Forced Termination of American Clergy: Its Effects and Connection to Negative Well-Being

Marcus Tanner, Anisa Zvonkovic, Charles Adams

Research output: Contribution to journalArticlepeer-review

Abstract

Forced termination of clergy involves constant negativity found in personal attacks and criticism from a small congregational faction from whom the minister feels psychologically pressured to step down from ministry position and is often demeaning to the emotional and physical well-being of clergy. The prevalence of forced termination among clergy has ranged from 25% among many denominations to 41% among Assemblies of God ministers. Forced termination and its effects are serious problems that have yet to be addressed by scholars in the social sciences. The lack of scholarly research in this area called for a large national study from a reputable research institution. This online study shows that 28% of ministers among 39 denominations experienced a forced termination. Forced termination was associated with high levels of depression, stress, and physical health problems. Forced termination was also associated with low levels of self-efficacy, and self-esteem.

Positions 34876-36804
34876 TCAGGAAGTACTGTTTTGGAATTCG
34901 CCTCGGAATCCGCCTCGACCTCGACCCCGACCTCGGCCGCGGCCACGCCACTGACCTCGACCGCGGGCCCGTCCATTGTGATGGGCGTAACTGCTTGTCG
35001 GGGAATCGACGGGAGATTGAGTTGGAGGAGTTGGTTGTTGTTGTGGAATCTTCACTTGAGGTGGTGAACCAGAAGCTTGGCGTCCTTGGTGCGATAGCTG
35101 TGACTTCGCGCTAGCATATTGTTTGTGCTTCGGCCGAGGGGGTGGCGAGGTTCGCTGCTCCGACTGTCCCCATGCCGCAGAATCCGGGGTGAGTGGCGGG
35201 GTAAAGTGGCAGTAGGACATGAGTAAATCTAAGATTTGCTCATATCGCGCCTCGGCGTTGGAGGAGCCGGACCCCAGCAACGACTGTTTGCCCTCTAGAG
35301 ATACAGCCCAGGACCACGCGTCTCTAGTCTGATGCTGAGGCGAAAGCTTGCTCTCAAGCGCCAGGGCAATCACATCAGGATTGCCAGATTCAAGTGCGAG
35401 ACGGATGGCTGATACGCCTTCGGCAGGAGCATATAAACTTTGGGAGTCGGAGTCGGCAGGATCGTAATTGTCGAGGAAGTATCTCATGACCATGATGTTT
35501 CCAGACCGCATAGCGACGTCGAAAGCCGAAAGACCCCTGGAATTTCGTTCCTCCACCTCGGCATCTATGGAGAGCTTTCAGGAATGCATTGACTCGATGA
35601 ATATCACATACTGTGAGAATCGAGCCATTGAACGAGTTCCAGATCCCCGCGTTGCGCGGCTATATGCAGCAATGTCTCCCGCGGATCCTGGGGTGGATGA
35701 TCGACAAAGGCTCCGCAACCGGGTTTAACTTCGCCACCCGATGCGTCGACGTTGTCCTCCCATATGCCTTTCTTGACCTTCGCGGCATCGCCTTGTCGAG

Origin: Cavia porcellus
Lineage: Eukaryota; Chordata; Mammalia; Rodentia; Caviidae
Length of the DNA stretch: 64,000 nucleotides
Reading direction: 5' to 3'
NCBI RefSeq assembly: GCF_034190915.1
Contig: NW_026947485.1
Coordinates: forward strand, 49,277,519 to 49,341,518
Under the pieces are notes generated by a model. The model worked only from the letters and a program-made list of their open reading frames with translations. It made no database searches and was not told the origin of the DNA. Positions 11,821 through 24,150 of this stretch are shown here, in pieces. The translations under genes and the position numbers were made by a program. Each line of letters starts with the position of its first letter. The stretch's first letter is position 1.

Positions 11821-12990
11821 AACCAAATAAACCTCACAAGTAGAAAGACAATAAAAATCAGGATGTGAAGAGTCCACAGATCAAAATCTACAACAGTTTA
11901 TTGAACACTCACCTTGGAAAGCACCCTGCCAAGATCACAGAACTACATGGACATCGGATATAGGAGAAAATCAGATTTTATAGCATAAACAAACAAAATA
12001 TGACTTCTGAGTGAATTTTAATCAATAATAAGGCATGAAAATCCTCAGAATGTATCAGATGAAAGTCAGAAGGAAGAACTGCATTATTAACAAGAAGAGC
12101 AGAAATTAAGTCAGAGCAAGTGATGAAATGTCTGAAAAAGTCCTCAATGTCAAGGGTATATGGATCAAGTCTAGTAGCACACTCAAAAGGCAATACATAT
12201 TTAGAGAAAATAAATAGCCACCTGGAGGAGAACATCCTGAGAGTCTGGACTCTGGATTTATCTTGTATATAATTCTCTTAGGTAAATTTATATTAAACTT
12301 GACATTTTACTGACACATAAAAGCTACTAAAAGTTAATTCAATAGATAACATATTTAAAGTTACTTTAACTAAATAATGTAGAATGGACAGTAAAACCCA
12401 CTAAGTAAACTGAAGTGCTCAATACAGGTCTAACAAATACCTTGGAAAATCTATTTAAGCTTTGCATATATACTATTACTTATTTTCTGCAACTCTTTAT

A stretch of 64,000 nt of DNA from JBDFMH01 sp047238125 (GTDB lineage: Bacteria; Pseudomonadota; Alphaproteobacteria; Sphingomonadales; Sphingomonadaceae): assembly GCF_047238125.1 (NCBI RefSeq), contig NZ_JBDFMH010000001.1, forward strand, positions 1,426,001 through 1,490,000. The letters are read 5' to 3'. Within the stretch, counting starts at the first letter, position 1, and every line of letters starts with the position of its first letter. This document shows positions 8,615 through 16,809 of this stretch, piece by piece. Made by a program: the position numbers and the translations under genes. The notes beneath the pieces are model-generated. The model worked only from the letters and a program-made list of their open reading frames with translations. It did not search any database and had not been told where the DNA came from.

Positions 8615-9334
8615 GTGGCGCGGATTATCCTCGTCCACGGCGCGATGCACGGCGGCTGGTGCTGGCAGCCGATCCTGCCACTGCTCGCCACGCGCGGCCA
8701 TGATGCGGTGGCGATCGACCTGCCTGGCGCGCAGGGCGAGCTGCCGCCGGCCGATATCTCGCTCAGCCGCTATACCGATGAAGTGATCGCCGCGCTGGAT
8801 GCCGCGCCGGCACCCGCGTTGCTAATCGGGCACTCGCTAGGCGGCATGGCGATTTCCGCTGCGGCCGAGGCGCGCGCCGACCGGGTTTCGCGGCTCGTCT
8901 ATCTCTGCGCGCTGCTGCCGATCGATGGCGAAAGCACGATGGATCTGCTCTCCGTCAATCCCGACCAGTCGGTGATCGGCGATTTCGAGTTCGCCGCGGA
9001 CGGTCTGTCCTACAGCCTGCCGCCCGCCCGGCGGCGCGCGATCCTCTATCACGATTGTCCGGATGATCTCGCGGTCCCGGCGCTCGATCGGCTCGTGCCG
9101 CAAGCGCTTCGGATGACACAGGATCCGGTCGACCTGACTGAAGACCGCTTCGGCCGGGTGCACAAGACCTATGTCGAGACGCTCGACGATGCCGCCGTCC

Original languageEnglish
Pages (from-to)1-17
JournalReview of Religious Research
StatePublished - Jan 31 2012

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